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'This essay touches briefly on the works of Nam Le, Chi Vu and Dominic Hong Duc Golding, demonstrating how 'they provide a counter narrative to the dominant discourse of the Vietnam/America War in Australia, and, further, how they might pave a central place for Australian diasporic writing in general.' (Source: Introduction, p. 1)
'Two exhibitions titled 'Liverpool/Liverpool : The Skin of Translation' by Elizabeth Day were shown almost simultaneously in September 2010 at St George's Hall in Liverpool UK and in Liverpool, Australia. This fortuitous synchronicity of Liverpool/Liverpool (the shows overlapped for a month) consolidates the circuit of sending and return that characterises the colonial relation. Indeed, the journey Day and her family made from Lancashire to Hobart when she was 10 years old is the very same trajectory she retraced for her show at St George's Hall.'
'...Day invited four migrant writers of various origins - Sarah Day (her sister), Nasrin Mahoutchi, Catherine Rey and Ouyang Yu - to subvert and further overwrite [the] Englishness in the very fabric of garden lawn. Using a system of plaster casts, Day has grown turf over the plaster letters of their texts in a process which is literally a form of underground typesetting.' (pp. 1, 5)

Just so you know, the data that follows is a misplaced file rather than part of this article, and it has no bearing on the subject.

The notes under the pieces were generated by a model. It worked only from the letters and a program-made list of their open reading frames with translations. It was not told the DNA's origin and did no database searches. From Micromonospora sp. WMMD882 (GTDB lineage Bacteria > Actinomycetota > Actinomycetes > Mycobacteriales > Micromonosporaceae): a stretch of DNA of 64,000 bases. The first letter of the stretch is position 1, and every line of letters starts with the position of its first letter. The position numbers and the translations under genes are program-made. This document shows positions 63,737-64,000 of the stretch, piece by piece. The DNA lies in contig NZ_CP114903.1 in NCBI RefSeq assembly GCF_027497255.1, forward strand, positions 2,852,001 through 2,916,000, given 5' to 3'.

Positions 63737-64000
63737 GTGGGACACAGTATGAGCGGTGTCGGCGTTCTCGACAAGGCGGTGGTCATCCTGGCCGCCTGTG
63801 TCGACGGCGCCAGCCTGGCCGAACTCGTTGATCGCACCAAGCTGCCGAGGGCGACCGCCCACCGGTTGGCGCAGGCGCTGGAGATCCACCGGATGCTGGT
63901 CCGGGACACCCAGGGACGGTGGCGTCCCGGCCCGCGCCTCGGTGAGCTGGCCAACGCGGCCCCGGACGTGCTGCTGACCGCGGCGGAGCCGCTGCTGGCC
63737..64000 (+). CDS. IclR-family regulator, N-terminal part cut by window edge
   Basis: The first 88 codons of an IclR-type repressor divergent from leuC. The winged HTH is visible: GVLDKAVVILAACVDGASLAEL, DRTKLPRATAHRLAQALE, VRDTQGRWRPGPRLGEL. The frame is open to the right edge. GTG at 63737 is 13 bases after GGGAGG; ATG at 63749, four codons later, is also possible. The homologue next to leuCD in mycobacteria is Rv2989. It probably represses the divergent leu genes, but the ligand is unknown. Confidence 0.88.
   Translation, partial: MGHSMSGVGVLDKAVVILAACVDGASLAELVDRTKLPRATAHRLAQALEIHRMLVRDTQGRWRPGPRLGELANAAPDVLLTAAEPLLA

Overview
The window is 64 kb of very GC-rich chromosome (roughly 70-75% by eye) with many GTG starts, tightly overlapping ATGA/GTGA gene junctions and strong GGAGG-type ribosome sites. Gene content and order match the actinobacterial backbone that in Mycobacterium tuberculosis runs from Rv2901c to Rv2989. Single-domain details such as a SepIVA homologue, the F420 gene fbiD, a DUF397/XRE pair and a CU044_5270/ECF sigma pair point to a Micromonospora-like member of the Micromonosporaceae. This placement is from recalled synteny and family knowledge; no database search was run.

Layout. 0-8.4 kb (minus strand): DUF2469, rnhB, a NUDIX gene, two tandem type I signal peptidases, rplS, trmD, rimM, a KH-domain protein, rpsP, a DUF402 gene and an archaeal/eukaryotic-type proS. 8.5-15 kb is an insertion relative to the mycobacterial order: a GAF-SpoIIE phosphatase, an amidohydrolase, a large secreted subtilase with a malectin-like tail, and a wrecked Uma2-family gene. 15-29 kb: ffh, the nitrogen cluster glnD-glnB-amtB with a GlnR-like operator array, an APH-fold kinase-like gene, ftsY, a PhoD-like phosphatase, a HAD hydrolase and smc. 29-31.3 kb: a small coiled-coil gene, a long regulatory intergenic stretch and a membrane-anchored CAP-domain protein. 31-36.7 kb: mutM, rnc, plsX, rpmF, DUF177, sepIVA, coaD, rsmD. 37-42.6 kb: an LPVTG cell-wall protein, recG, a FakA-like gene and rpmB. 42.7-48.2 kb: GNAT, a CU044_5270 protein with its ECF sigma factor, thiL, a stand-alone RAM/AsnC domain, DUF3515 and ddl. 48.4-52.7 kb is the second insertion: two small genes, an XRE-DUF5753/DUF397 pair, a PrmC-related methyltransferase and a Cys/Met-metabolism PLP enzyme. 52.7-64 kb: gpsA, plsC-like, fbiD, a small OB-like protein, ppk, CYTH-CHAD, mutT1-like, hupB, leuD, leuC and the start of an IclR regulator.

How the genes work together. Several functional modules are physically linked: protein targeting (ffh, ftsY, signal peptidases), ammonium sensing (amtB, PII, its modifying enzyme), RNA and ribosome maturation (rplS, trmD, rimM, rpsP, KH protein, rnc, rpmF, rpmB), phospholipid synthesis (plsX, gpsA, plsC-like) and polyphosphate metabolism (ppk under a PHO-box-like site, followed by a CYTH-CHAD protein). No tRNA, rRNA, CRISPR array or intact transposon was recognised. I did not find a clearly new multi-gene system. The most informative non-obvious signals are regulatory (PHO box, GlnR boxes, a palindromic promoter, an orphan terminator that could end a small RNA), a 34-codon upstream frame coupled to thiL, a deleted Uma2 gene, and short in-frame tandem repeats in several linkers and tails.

'Australian literary production reflects those nation-specific values and discourses that have been historically constrained and enabled by a complex system of institutions, individuals, practices and values. However, upon entering a foreign literary market through translation, Australian literary narratives are subjected to further constraints imposed by similar agencies within that culture which mediate the processes of selection, translation and critical reception. My analysis of Tim Winton's Dirt Music (2001) enables a greater understanding of how the writer's use of landscape positions him within that post-Romantic tradition of Australian literature that incorporates major Australian writers of prose and poetry such as Randolph Stow, Patrick White, Judith Wright and Les Murray...' (Author's introduction p. 1)